There’s no better time than early fall to start preparing your home for the coldest months of the year. Taking these steps will require some of your time but it’ll be worth all that you’ll be saving on your utility bills. So, let’s get right to it.

1. Winterize your A/C

Winter what? It’s just a fancy way of getting something ready for winter. All you must do is drain all hoses and air conditioner pipes completely – making sure you don't have excess water in your equipment. If your A/C unit has a water shutoff valve, turn that off.

Also, be sure hoses are drained and stored away neatly. Seal any water leaks you see and remove window A/C units to avoid cold drafts from entering your home during winter.

2. Change out Furnace Filters

It's especially important to replace or clean your furnace filters once a month because filters get dirty easily. As a result, they restrict airflow and hike up a demand of energy. So, make sure to set a reminder every month. You may also consider switching to a permanent filter such as a genuine HEPA filter, which can remove at least 99.97% of airborne particles. According to the U.S. Department of Energy, HEPA filters meet their standards for efficiency.

Now if your entire furnace needs to be replaced, it will cost much more up front but will save you more in the long run, especially during the heating season.

3. Lower your Water Heater

Although typically set at 140 degrees Fahrenheit, lowering the temperature to 120 degrees or lower would reduce your water heating costs by 6 to 10 percent.

4. Block out Drafts

According to the U.S. Department of Energy, drafts can waste anywhere between 5 to 30 percent of your energy use. That’s quite a range! You don’t have to be a big DIYer as you can simply place a rolled bath towel under a drafty door or you can use any scraps of fabric and fill with sand for heft.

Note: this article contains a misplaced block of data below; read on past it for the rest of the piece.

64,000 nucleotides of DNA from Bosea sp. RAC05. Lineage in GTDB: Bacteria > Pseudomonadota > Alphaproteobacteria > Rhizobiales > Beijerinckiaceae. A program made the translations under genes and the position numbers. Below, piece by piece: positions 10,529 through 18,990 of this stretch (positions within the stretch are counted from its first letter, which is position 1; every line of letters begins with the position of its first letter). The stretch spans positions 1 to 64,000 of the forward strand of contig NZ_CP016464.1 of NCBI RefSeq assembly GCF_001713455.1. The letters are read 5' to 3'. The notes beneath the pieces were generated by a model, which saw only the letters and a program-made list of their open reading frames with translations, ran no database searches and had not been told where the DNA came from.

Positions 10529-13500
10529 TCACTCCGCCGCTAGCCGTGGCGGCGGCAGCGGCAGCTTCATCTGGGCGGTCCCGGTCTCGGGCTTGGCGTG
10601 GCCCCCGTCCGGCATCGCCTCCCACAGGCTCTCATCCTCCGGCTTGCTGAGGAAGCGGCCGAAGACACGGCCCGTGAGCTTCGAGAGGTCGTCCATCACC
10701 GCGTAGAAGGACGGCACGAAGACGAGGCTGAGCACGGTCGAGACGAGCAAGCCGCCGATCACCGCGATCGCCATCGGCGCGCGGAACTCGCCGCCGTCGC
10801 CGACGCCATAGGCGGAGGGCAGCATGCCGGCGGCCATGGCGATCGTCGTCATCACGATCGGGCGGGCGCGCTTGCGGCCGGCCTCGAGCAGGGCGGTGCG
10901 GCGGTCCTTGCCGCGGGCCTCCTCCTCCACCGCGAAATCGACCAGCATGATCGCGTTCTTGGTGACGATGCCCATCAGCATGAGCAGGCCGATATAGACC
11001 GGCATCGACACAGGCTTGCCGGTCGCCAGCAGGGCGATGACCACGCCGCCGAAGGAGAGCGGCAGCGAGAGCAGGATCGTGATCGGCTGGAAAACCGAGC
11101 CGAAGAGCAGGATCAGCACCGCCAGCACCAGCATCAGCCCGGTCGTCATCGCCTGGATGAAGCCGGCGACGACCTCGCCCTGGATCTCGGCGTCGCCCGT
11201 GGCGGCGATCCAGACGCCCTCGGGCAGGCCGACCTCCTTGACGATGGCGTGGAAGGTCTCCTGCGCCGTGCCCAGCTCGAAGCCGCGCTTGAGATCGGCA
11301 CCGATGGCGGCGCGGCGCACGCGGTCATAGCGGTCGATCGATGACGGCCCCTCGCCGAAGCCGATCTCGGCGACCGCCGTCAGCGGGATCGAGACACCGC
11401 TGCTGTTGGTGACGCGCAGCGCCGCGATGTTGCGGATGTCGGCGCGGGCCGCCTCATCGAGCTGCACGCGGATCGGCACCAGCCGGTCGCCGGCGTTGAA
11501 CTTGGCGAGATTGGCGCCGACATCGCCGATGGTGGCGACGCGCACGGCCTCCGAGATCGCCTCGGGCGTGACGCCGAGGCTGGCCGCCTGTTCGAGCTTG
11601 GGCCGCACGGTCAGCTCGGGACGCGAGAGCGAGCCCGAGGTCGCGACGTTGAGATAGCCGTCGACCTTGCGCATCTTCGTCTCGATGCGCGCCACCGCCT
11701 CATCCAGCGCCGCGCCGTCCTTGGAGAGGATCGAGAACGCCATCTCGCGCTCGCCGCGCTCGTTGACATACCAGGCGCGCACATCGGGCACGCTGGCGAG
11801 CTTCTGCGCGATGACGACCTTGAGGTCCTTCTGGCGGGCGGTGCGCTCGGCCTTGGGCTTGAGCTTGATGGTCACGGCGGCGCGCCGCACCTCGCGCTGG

5. Watch that thermostat

Coffee? Check. Keys? Check. Turn down heat? Check. It's easy to forget to check the thermostat before you rush out for work, but it’s harder to forget how much money this extra effort will ultimately save you.

How much will it actually save you? Well, for every degree you lower the thermostat during the winter season, you can save between 1 and 3 percent of your heating bill. Perhaps you may want to think about a programmable thermostat, which are affordable and save the average family $180 a year.

6. Use a Window Insulation Kit

Believe it or not, you can spend less than $10 for a window insulation kit at your local hardware store. They are so easy to install, barely visible, and are effective at buffering against drafts.

7. Use Caulking and Weather-Stripping

Can you believe that small leaks can kill your home energy’s efficiency by 5 to 30 percent a year, according to the U.S. Department of Energy? It’s definitely worth sealing up gaps with caulking and weather stripping.

Carefully examine the areas where two different building materials meet, such as corners, around chimneys, where pipes or wires exit, and along the foundation.

8. Increase Insulation

Insulation is by far one of the best ways to save energy and money in your home. Adding extra insulation between walls, your attic floor and basement ceiling will make a huge difference in your level of comfort too. Bonus: The federal government will reimburse you for 10 percent of the cost, up to $500 for highly efficient insulation.

9. Seal those ducts

Studies have shown that 10 to 30 percent of heated (or cooled) air in an average system escapes from air ducts. That being said, it could be a good investment to have a professional technician test your duct system and fix any problems.

Properly sealing ducts can save the average home up to $140 annually, according to the American Solar Energy Society. You'll also have better protection against mold and dust.

10. Upgrade your furnace

You don’t have to do this every year or even every 10 years, but if your furnace is old you could save a lot of money and improve your home's value by upgrading to a new unit. If you do decide to purchase a new one, make it an Energy Star-certified furnace to save 15 to 20 percent versus standard new models. You could save over 50 percent compared with many old furnaces.

If you need or would prefer to leave it to the experts, be sure to call Crossroads Property Maintenance at 706-352-5678.